REVIEW / Apotheon (PS4)


Dropping on the PSN store last week, Apotheon is the latest release from indie developer Alien Trap Games. Born from the creative partnership of Lee Vermeulen and Jesse McGibney of Capsized fame, Apotheon is an arcade style hack-and-slash with both its visual and gameplay style set firmly in the old school. Set in Classical Greece, you play as every-man hero Nikandreos, a citizen of the ravaged, dying city of Dion. Beset by raiders, famine and disease, Dion only survives by the swift intervention of Nikandreos and his willingness to arm himself with weapons/farm implements and butcher every person who isn’t a mewling civilian. This leads to him being chosen by Hera, wife of Zeus, to launch an assault against Mount Olympus and Zeus himself in revenge for abandoning mankind. As it turns out, Zeus has got bored with humanity. Clearly the best way to sort this out is for our hero to lop off every God’s head on his way up the mountain, collecting their powers as he goes, as he works his way to see the management.


‘It’s all just part of a departmental restruc-AAARRGGHHH’ – Random Greek Dude


So far, so humdrum. Why bother trying to reinvent the whole ‘murdering Greek gods’ shtick when God of War already gave us the pinnacle of the genre with an entire quick time event dedicated to eye-gouging? But wait, this might be worth it. GoW went for ridiculously over-the-top action and glorious HD effects. In contrast, Apotheon has a far more unique (and dare I say it, interesting) art style. Looking like a Greek pottery scene come to life, Apotheon is all terracotta shades and black outlines with washed out colors thrown in the mix. It’s a bold yet delicate style and incredibly striking – this really looks like nothing else on the scene. The landscapes are beautiful and the maps detailed, rewarding players who explore with unique and interesting goodies. Character animations are fluid and interesting and the HUD is understated but be warned – those of you with smaller aspect televisions might find yourself squinting a little at the details but after the ridiculous effort it took to read anything in GTAV on my measly screen, this is nothing.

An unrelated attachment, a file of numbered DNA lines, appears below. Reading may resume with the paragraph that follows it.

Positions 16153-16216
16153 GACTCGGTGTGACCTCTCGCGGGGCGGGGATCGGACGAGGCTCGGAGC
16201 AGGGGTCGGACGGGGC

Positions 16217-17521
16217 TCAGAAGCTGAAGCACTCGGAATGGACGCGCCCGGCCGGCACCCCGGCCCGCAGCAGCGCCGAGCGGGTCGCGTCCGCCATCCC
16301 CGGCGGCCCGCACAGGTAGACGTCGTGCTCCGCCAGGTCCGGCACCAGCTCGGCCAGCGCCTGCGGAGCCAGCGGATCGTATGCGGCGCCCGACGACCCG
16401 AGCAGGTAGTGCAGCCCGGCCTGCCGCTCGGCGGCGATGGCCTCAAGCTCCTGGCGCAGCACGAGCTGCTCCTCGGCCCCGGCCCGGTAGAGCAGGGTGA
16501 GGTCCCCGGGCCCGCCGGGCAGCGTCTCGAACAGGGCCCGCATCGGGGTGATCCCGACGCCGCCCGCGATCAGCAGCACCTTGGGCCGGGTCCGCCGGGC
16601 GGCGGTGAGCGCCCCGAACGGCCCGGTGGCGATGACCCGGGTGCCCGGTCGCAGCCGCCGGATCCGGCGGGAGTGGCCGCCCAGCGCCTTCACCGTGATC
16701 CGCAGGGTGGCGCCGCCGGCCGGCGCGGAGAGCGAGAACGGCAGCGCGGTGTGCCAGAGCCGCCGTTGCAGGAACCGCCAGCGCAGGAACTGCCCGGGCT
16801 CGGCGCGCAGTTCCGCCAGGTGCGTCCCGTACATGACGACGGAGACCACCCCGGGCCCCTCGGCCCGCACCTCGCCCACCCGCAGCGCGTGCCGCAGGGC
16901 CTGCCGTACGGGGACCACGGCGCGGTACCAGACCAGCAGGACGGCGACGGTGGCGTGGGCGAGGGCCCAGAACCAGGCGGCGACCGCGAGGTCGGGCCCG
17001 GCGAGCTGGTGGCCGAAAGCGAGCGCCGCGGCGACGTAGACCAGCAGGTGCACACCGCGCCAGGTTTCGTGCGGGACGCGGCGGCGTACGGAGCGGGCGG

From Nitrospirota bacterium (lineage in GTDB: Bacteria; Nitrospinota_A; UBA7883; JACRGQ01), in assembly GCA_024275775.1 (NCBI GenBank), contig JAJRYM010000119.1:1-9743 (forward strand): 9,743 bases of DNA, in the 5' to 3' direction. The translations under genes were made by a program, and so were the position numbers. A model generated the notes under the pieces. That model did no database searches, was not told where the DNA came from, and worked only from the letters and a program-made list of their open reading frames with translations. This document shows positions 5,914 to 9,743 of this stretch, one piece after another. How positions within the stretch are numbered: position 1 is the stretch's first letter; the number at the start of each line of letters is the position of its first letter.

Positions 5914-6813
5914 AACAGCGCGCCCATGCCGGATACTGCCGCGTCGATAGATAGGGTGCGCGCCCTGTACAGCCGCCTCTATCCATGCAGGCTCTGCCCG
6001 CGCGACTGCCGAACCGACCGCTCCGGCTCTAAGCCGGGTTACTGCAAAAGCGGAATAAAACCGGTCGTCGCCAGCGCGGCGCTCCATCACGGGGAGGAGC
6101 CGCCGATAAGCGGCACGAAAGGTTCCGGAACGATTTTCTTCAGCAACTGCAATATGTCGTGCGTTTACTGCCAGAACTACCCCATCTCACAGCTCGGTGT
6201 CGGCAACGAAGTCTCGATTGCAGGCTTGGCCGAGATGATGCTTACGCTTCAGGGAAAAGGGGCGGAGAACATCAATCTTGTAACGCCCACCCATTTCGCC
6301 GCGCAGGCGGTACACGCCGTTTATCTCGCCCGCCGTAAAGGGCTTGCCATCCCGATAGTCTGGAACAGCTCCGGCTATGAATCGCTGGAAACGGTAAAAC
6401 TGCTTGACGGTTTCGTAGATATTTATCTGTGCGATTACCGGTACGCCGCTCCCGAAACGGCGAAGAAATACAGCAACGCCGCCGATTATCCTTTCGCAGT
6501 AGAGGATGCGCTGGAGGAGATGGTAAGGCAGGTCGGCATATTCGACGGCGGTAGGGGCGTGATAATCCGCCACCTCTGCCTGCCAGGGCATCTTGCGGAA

It’s not all just brown and orange – washed out shades of blue, green and gold keep the style interesting.


Gameplay wise, anyone who has played an action/adventure side-scroller in the past 15 years will be in familiar terrain. You can pick up and collect a mix of armor and weapons such as knives, axes, spears and swords that can be used in hand to hand combat or thrown at range if desired and believe me, you’ll want to do that. It may sound juvenile but hurling a farmer’s fork at an enemy and watching them catch it full on in the chest is a thing of beauty. Weapons are beautifully balanced and feel authentic which just adds to the experience.  You may have also guessed this but the world of Apotheon is less Disney’s ‘Hercules’ and more Homers Odyssey – it’s a violent, epic story revolving around revolution, war and revenge. Nikandreos is a little boring as a character but honestly, that doesn’t really bother me. We’ve had our fair share of boring heroes’ verses boring villains in games for a while now and it’s just nice that he’s not an offensive stereotype.

This isn’t to say the games perfect and some of its flaws do let it down. Apotheon is beautiful but it’s not particularly unique – it is, at heart, a Metroid/Castlevania clone. It plays with the rules and boundaries of the genre but never particularly crosses them and after a few hours, it can feel a little ho-hum but perhaps I’m being harsh. Apotheon is fun and just the right side of interesting with a visual aesthetic that is by itself worth your time and for its low cost on Steam (and the fact it’s free for PS+ subscribers), you’d be a fool to miss.